The court rejected the appeals on Thursday of three political parties, the Democratic Left Party (DSP), Great Union Party (BBP) and Felicity Party (SP), due to a "lack of subject-matter jurisdiction."
Appeals to the court can only be against practices and negligence of legislation, not directly against the legislation itself, the court ruled. Two members of the court's general board, Osman Alifeyyaz Paksut and Erdal Tercan, gave opposing views. The top court's decision came ahead of the upcoming general elections in June.
The Peoples' Democratic Party (HDP) is one of the parties expected to come close to the 10 percent threshold in the June elections. In the current system, political parties in Turkey must have at least 10 percent of votes nationwide to gain parliamentary representation, the highest such threshold in Europe. In 2007, the European Court of Human Rights ruled that Turkey's election threshold did not violate the right to free elections and was not a violation of human rights, but it did add that it would be "desirable" to lower it.
Turkey's election threshold has been a topic of debate for some time, with minor parties and parties whose votes hover around the threshold consistently calling for a lowering of the threshold.
Prime Minister Ahmet Davutoğlu has recently commented on the election threshold debate and said that his ruling Justice and Development Party (AK Party) has no concern over the threshold. "It isn't the AK Party that brought out the election threshold regulation. Our party has come to this point through the votes of our citizens. However, it was those who were afraid of the threshold that declined President [Recep Tayyip] Erdoğan's call as prime minister at the time to remove the election threshold," Davutoğlu said in a speech at the AK Party's regular parliamentary group meeting in December.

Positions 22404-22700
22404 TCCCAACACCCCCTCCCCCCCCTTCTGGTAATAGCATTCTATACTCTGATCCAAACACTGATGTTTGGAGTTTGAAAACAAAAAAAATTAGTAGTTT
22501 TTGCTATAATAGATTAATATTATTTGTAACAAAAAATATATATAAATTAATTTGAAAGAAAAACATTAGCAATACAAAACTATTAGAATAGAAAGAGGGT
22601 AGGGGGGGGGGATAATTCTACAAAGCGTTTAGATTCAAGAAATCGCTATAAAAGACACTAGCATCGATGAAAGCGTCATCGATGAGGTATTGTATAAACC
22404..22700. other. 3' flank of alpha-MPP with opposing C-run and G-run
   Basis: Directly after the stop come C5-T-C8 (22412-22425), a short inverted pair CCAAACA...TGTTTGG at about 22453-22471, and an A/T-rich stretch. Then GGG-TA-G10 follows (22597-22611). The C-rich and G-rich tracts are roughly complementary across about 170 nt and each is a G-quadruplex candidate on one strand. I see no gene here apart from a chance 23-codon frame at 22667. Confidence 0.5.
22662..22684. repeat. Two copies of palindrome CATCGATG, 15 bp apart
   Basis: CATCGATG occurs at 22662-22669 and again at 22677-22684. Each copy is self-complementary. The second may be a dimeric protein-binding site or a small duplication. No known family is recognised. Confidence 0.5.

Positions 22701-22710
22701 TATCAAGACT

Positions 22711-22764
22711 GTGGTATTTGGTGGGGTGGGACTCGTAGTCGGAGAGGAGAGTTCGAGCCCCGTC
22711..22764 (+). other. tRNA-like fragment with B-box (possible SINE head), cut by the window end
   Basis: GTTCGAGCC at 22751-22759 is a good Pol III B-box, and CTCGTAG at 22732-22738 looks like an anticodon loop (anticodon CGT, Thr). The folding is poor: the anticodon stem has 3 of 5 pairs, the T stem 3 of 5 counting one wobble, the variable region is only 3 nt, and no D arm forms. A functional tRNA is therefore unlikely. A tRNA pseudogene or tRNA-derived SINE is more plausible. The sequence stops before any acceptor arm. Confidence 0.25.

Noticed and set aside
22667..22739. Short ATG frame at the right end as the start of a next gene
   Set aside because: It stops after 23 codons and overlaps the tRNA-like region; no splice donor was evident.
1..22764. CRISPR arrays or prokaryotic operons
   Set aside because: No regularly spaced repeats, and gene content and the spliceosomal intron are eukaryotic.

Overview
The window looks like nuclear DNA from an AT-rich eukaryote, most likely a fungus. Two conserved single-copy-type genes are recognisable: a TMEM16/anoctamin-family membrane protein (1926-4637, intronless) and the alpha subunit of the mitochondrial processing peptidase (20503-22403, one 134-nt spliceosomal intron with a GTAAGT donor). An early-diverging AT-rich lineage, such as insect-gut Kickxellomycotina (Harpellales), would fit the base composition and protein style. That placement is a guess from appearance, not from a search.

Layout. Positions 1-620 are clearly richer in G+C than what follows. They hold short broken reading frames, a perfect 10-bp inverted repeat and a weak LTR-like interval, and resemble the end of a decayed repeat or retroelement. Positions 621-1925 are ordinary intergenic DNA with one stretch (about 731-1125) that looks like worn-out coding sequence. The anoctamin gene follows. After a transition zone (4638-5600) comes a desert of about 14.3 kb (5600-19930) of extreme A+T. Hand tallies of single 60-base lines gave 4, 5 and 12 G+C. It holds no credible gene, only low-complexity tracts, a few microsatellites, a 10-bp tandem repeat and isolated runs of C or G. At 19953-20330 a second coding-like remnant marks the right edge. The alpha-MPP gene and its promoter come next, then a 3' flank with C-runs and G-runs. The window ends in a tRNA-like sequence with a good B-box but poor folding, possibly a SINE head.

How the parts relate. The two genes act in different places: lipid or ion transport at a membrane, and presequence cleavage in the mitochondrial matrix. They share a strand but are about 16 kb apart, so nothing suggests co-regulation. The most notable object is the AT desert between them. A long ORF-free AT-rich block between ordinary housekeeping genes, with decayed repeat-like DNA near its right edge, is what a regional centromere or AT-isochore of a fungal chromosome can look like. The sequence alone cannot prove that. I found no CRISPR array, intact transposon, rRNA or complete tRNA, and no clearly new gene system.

Similar debates on the election threshold have taken place in previous years, and even international judicial decisions have been made on the matter. In response to an application to lower the threshold, the Constitutional Court determined in 1995 that the 10 percent election threshold did not violate the principle of equitable representation.
Furthermore, the European Court of Human Rights earlier decided in 2007 and 2008 that Turkey's election threshold does not violate the right to free elections and is not a violation of human rights. The Strasbourg-based court ruled in favor of Turkey in a 5-2 decision, saying that the threshold aimed at ensuring stability in the country's politics. A lowering of the current 10 percent election threshold was offered by the AK Party in 2013 as part of reforms that were announced as a democratization package on Sept. 30, 2013.
The AK Party proposed three alternatives in the democratization package – maintaining the 10-percent threshold, reducing it to 5 percent or removing the threshold altogether and fully implementing the single-member district system.
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